Nara was the first real capital of united Japan (circa 7th century) and predates Kyoto and Tokyo as imperial capital of Japan. Prior to that, Shinto taboos concerning death required that the capital be moved after the death of an emperor. That changed with the advent of Buddhism and Nara became a permanent capital, a status that lasted a mere 75 years before it moved to Kyoto.
Home to a large number its historic monuments, impressive array of temples and relics, it was declared a UNESCO World Heritage site in 1998. It is an hour and half train ride from Kyoto and a convenient day trip.
The town of Nara is totally geared towards catering to visitors. From the minute you arrive at the station, everything is clearly sign-posted and the Tourist Information Center manned by people who seem to compete in wanting to help. As we headed out to see the sights, piped music and information emanated from speakers mounted above the street ! A street side restaurant even had a poster reading "We apologize in advance that our staff does not speak English well". One was almost guilt-tripped into giving them business !
Most of Nara's highlights are concentrated in Nara Park, a large, green open space with pleasant paths linking the various sights. Interestingly the city has a very large population of wild deer that wander everywhere including the streets and are tolerated due to a local tradition that has resulted in them being considered sacred.
The most impressive of the temples at Nara is the Todai-ji temple, home to the Daibutsu, the largest Buddha statue in Japan and one of the largest in the world. The Daibatsu-den, which houses this large Buddha, is said to be the largest wooden building in the world. The giant front gate, Nandai-mon, is guarded by two fierce, awe-inspiring protectors. (Remember the temple versus shrine lesson from the last post ?). Besides the really impressive giant Buddha, the Daibatsu-den contains four other giant statues as well, all beautifully carved.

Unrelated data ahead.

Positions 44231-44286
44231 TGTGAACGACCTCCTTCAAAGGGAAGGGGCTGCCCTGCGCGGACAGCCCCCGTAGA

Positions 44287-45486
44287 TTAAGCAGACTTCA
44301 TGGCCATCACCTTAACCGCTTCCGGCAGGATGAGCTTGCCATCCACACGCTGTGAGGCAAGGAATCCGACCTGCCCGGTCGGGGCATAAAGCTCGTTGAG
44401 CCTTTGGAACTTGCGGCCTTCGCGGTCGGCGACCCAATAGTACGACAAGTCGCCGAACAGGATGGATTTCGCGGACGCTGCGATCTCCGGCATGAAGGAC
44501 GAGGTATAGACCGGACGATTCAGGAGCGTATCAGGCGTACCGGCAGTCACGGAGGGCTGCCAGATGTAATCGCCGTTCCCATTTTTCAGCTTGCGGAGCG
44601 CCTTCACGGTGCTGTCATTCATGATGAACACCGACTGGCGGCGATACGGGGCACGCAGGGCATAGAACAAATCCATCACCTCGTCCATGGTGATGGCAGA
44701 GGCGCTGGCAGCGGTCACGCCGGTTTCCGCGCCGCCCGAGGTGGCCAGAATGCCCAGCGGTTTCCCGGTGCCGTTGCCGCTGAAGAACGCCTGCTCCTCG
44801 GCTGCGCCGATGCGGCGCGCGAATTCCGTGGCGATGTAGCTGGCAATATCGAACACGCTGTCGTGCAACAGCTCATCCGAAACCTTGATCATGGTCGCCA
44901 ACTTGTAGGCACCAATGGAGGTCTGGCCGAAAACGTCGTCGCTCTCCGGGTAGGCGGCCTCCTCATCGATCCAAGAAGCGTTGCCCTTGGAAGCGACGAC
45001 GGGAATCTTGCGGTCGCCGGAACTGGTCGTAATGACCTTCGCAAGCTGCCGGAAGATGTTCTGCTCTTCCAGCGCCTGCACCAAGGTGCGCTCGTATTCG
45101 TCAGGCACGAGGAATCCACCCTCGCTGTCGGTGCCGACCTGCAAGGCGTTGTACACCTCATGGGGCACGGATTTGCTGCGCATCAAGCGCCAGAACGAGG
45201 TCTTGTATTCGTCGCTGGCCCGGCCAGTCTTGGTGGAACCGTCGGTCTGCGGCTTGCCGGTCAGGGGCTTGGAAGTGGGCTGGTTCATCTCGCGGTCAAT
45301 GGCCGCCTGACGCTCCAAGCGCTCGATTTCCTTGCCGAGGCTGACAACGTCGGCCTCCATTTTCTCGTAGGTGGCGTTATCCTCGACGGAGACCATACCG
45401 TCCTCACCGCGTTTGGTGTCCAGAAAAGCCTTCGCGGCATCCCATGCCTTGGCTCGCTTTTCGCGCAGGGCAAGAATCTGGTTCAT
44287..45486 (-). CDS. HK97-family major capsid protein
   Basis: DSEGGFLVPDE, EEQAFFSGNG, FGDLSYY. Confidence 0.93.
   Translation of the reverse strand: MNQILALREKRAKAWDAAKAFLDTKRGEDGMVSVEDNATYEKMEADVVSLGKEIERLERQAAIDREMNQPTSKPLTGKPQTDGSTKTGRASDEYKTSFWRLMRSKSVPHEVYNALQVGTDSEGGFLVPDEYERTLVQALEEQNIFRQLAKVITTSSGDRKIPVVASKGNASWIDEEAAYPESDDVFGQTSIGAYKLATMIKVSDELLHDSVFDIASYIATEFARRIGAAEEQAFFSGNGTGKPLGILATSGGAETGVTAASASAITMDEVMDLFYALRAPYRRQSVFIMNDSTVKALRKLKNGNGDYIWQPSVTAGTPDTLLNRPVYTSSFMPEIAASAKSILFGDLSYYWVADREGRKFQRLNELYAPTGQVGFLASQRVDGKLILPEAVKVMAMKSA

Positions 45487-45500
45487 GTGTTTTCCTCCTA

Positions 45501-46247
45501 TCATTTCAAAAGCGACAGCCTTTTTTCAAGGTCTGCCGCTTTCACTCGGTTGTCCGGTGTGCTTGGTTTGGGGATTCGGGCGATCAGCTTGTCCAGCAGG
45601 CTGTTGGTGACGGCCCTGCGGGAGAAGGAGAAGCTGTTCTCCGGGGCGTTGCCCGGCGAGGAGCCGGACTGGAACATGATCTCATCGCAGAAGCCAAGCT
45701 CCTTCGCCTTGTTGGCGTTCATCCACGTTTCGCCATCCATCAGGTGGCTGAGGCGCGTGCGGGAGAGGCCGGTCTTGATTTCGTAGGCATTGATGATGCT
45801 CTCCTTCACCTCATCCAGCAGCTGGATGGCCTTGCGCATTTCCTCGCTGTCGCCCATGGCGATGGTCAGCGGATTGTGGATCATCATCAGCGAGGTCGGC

A quirky tradition promises enlightenment to anyone who can crawl (squeeze) through a a small hole carved through the bottom of a large wooden column and hordes of parents were seen goading their little kids through them. Some went through happily while others were ushered through kicking and crying ! If only enlightenment were that easy.
Just outside Todai-ji, a sweet old lady was selling Mitrashi-dango ( a dumpling made from rice flour and dipped in sweet soy sauce) and strung on skewers. We sampled some as we tried to ward of groups of deer trying to get a nibble at the same time.
Another important temple at Nara is Kofuku-ji. (Yes, we were constantly tripping-up on pronouncing the names as we referred to them. Was it Kokofu-ji or Kinkofu-ji or Kofuku-ji ? We were getting it wrong all the time !) This temple has a three-storey and five-storey pagoda, the latter being the second tallest in Japan.
Completing the triad of important Nara sights was Kasuga Taisha, not particularly impressive as a temple but worth visiting just for the beautiful approach through a path lined with thousands of stone lanterns ! Several trails wind through the surrounding Kasuga-yama forest leading to other minor shrines and we had a wonderful time walking through them.
Pretty sure one of you managed to squeeze through the hole :)
You seem to be doing a lot of shrine/temple hopping in the first days of your odyssey. (Now I know the difference between the two !!) They'll surely bless you with a fair wind in your sails as you cross many an ocean ...... From , on Jun 12, 2012 at 11:19AM
When I was there? A little more than a month ago? Need to go back. From, on Jun 16, 2012 at 02:07PM